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One of the fastest-growing city in the US, Las Vegas is billed as the "entertainment capital of the world" and the city of gaming. Interestingly, "las vegas" means meadow in Spanish. And that was actually what the Spanish saw in the late 1820s when they first arrived. In the next century or so, Las Vegas was known for not much more than a rest stop on the Old Spanish Trail (from New Mexico to California) and later an easy place to get a divorce, until 1931. In that year, the construction of the Hoover Dam and the legalization of gambling by the state of Nevada would forever changed the city. Along with the two innovative events came jobs, money, population, and lavish casinos and hotels.
I'm not much of a gambler, in fact I didn't spend a penny in the casinos, but it's not easy to feel bored in such a dazzling place (with the exception of waiting in a long buffet line). A walk along the Strip, where most of the big casinos are, took me a whole night. Some said Las Vegas has the brightest nightlight in the world. I thought it's probably true. This is a city that's listless at day, but wakes up and looks its best at night. The hotel/casinos, each feature a different theme, are the attractions for tourist.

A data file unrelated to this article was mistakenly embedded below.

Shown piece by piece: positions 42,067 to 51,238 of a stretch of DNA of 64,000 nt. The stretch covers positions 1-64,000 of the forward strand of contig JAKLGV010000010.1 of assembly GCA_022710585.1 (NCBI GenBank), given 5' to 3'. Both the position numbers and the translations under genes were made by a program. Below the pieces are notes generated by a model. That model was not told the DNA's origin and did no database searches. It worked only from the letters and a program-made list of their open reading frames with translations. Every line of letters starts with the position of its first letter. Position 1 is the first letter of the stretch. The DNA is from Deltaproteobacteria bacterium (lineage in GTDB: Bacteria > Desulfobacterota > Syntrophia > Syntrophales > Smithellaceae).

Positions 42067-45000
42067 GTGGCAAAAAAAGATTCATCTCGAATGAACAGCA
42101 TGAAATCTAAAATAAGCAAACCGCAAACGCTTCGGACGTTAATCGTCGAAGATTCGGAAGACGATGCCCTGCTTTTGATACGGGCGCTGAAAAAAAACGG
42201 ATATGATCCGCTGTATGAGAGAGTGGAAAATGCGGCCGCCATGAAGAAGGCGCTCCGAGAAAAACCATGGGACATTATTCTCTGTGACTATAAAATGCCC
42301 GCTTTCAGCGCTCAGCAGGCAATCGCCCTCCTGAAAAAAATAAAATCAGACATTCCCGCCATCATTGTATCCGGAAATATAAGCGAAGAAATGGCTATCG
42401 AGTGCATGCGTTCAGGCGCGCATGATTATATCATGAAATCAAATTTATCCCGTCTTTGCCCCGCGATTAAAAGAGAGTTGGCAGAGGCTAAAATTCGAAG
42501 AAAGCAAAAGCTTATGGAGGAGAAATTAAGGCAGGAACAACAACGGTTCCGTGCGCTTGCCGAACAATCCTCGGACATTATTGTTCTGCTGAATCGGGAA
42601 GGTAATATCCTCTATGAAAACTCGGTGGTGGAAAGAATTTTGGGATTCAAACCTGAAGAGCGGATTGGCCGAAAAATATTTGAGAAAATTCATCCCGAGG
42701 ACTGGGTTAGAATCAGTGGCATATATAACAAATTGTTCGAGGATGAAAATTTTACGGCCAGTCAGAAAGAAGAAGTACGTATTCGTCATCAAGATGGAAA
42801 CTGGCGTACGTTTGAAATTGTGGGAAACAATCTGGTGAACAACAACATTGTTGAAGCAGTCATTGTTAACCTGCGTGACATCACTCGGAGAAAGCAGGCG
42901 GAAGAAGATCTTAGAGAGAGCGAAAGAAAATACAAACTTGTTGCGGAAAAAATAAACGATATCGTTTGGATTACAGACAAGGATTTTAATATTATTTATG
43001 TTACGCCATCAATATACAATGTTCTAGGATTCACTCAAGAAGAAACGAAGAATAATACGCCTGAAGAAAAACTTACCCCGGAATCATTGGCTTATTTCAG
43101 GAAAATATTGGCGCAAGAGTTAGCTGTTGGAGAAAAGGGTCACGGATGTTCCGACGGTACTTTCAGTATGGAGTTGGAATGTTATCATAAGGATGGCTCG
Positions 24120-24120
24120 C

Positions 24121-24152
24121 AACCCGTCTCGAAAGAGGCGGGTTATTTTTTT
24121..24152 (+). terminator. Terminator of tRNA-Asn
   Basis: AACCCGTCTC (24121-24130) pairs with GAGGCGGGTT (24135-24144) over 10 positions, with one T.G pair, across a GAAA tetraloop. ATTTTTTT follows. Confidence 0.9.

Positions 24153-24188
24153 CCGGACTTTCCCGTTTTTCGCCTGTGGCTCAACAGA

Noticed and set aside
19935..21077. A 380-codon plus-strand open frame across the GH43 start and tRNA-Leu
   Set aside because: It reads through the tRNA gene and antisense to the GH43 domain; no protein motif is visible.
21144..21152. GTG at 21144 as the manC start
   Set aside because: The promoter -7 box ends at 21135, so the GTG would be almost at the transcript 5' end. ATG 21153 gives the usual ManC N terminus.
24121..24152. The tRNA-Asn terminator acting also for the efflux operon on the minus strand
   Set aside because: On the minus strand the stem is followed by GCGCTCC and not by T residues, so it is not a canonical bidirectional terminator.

Bellagio is best known for its magnificent music fountains played in the quarter-mile-long lake in front of the hotel. Water jets from 1,200 nozzles, brighten by 4,500 lights, beautifully choreographed with music, can spurt all the way up to 240 feet.
All kinds of eye-catching items and scenes inside the Bellagio hotel/casino. The ceiling of the Lobby is made of over 2,000 of hand blown colored glass flowers. What a piece of artwork!
Venetian. Has a canal that surround the hotel, with nicely crafted gondola roving around. Those gondoliers do sing in Italian, and they seem to be pretty good at it.
Caesar's Palace. The Roman was know for their lavishness. Mr. Caesar should feel right at home here in Vegas.
The Mirage has a volcano show.
About 30 miles southeast of Las Vegas, in the Black Canyon of Colorado River. The construction of the Hoover Dam was dated back to the Depression. A total of 21,000 workers spent five years, using 5 millions barrels of concretes, to finish this 6,600,000 ton giant, which is considered one of the modern engineering wonder of America. It measures 726 feet from the top to the foundation rock - a bit scary to look down.
Reno. A small city in northwest Nevada, near Lake Tahoe. Billed itself as the "the biggest little city in the world," but feel like a Las Vegas-want-to-be. Outside of Reno, we we accompany by this nice rainbow along the mountains on highway 80.
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